Tuesday, December 22, 2009


The six F-16 Belgian fighter-bombers operating from Kandahar Airfield currently operate low key. It seems that two flights a day suffice given the enhanced US air activity over the whole of Afghanistan. The MoD report for the week of 10-16 December is sketchy, as usual. On December 12, 13 and 16 two missions each without using weapon systems; only on December 15 some target was engaged with GBU 12 bombs.

The photo below, taken over KAF, gives a nice view of the fighter's standard equipment. On the wingtips (in Air Force parlance stations 1 and 9) two Raytheon AIM-9M Sidewinder infrared AA missiles - although the need for those eludes me completely. Then a pair of 500 lbs Texas Instruments GBU-12 Paveway II laser guided bombs on stations 3 and 7 (the bomb pylons of these also contain PIDS, for Pylon Integrated Dispensing Systems, for chaff and/or flares). Sufficient radius of action is provided by the use of two Sargent-Fletcher 370 US gallon (1,400 litres) underwing fuel tanks, on stations 4 and 6. Then there is of course the trusted 20mm General Electric M61A1 Vulcan cannon, now with 520 rounds of the new M70 high velocity/low drag ammunition.

But the most advanced piece of technology in our fighter arms inventory is the pod you see slung to the starboard side: that's the AN/AAQ-33 PANTERA (Precision Attack Navigation and Targeting with Extended Range Acquisition), aka "Sniper Pod". The Belgian Air Force acquired these as a complement to the AN/AAQ-14 LANTIRN (Low-Altitude Navigation and Targeting Infra-Red for Night) pods, already in use since 1997. The PANTERA performs substantially better than the LANTIRN, with its combination of an amazingly effective stabilisation system, a 3G FLIR (Forward Looking Infra Red) and daylight CCD-TV camera, giving it an unparalleled long-range target detection, identification and designation accuracy from altitudes of up to 40,000 feet - 3 to 5 times higher than LANTIRN's. PANTERA is thus also able to operate from outside the danger zone of most ground-based AA systems. Not only that, but it allows for the jet to launch its weapons systems from outside its own noise range, a priceless asset for ground attacks in Afghanistan.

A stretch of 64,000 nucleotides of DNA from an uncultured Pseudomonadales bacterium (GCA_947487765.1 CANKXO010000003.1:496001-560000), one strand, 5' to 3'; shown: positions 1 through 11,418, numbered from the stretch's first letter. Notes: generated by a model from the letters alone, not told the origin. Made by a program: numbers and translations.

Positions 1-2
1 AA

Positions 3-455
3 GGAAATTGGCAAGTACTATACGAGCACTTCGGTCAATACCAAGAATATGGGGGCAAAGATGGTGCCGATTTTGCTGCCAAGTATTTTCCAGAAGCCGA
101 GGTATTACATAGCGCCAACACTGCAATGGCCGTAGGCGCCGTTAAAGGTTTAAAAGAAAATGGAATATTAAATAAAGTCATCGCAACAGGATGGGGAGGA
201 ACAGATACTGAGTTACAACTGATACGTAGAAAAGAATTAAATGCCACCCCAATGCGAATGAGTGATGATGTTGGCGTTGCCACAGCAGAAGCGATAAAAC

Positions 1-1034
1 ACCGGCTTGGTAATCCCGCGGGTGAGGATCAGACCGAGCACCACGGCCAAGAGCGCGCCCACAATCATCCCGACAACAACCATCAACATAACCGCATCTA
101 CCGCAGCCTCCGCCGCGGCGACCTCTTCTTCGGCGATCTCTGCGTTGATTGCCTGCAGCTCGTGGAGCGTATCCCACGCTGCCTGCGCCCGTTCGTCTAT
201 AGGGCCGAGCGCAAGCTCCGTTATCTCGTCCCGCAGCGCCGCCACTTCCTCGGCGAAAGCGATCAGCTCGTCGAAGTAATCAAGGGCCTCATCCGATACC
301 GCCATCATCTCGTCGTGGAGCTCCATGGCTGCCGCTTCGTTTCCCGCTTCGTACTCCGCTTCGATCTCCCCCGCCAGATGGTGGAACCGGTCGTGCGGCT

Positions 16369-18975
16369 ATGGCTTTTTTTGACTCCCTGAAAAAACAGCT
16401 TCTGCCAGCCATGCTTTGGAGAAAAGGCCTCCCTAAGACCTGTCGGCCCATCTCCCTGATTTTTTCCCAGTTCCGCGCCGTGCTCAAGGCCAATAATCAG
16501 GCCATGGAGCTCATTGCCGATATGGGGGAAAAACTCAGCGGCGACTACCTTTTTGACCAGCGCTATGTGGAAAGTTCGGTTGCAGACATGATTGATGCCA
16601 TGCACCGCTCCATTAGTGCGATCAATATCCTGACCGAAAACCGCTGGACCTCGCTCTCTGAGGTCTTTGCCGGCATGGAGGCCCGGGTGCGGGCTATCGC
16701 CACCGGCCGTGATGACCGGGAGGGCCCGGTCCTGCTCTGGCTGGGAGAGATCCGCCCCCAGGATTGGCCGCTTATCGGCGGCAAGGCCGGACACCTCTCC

As for the aircraft themselves, they seem older than they actually are. Belgium bought 160 F-16's in the eighties, building them under licence in the SABCA factories in Haren (near Brussels) and Gosselies (near Charleroi), and the "youngest" airframes, four F16B Block 15OCU's date from... 1989-1990, so almost twenty years old! However, a couple of years ago I had the opportunity of a chat with an accomplished BAF pilot, an officer with the somewhat unfortunate initials of P.C., and he stated that there had been so many updates throughout the years that there's possibly only 5% of the original material left on the oldest airframes. I have never been able to verify this info with other accounts, but what is certain is that most Belgian F-16s are now at Mid-Life Update Tape M4 (MLU-M4) software and hardware standard, so I guess that still places them among the world's best fighters.

On Kandahar Airfield (KAF) the air arm with which our pilots cooperate the most are, not surprisingly, our northern neigbours the Dutch. They have four comparable F-16's present. Originally, they had six, but the arrival of two more Belgian planes in addition to the four already present allowed them to call back two of their own, a move also spurred on by budgetary reasons. One cannot blame the Dutch - their ground committment is much heavier than ours, with several infantry units, many wheeled and tracked AIFV's, mechanized howitzers and so on. These are also in the thick of the fight, with regular heavy clashes with Taliban in Aghanistan's volatile Uruzgan province. Anyway, on KAF and in the air a special camaraderie has developed between our nations, with our jets sometimes being refueled in the air by a Dutch KDC-10 tanker, and Belgian C-130's providing mission support for them (e.g. delivery of liqid hydrogen for their F-16s).


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